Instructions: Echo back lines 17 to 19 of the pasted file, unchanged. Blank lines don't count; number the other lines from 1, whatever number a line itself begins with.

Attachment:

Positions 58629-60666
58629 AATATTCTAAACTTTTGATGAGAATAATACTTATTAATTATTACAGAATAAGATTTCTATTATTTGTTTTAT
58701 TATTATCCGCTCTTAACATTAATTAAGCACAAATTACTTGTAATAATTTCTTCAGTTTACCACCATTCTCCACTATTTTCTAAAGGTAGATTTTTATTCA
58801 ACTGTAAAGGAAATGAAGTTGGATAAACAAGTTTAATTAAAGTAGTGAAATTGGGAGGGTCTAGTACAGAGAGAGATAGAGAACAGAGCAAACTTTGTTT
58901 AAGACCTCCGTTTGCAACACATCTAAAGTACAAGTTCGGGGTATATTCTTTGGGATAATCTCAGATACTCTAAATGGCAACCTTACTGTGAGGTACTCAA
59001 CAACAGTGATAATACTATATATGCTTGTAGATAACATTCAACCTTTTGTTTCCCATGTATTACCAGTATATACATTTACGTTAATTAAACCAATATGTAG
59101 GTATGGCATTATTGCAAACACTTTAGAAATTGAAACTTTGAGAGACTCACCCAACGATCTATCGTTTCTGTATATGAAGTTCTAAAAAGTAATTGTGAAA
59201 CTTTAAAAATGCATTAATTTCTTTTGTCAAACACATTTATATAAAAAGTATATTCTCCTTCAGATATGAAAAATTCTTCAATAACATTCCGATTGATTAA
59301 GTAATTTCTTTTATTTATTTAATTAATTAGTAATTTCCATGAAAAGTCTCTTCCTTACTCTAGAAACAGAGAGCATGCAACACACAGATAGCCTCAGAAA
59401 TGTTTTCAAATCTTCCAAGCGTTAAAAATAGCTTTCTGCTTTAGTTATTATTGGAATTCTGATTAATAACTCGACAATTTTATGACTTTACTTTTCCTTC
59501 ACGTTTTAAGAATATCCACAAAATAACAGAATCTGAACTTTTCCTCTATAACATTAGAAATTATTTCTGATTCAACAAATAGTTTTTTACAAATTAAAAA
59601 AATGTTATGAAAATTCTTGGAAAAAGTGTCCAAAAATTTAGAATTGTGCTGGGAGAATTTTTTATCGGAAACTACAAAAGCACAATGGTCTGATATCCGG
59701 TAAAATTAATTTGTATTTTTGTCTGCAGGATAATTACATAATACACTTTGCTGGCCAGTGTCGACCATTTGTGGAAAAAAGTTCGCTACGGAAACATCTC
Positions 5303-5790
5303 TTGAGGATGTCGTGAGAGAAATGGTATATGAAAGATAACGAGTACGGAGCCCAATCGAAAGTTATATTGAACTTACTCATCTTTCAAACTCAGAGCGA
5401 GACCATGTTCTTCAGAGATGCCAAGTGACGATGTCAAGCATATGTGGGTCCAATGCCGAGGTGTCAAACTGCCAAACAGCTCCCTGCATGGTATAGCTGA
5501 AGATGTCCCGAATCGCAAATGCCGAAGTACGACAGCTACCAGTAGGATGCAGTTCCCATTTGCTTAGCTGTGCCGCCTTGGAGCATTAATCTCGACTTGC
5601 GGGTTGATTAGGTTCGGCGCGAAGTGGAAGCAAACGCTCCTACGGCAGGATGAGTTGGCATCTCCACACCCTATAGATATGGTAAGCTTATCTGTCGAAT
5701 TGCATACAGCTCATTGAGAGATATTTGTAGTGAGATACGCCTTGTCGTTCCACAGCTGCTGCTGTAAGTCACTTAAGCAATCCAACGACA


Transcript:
5501 AGATGTCCCGAATCGCAAATGCCGAAGTACGACAGCTACCAGTAGGATGCAGTTCCCATTTGCTTAGCTGTGCCGCCTTGGAGCATTAATCTCGACTTGC
5601 GGGTTGATTAGGTTCGGCGCGAAGTGGAAGCAAACGCTCCTACGGCAGGATGAGTTGGCATCTCCACACCCTATAGATATGGTAAGCTTATCTGTCGAAT
5701 TGCATACAGCTCATTGAGAGATATTTGTAGTGAGATACGCCTTGTCGTTCCACAGCTGCTGCTGTAAGTCACTTAAGCAATCCAACGACA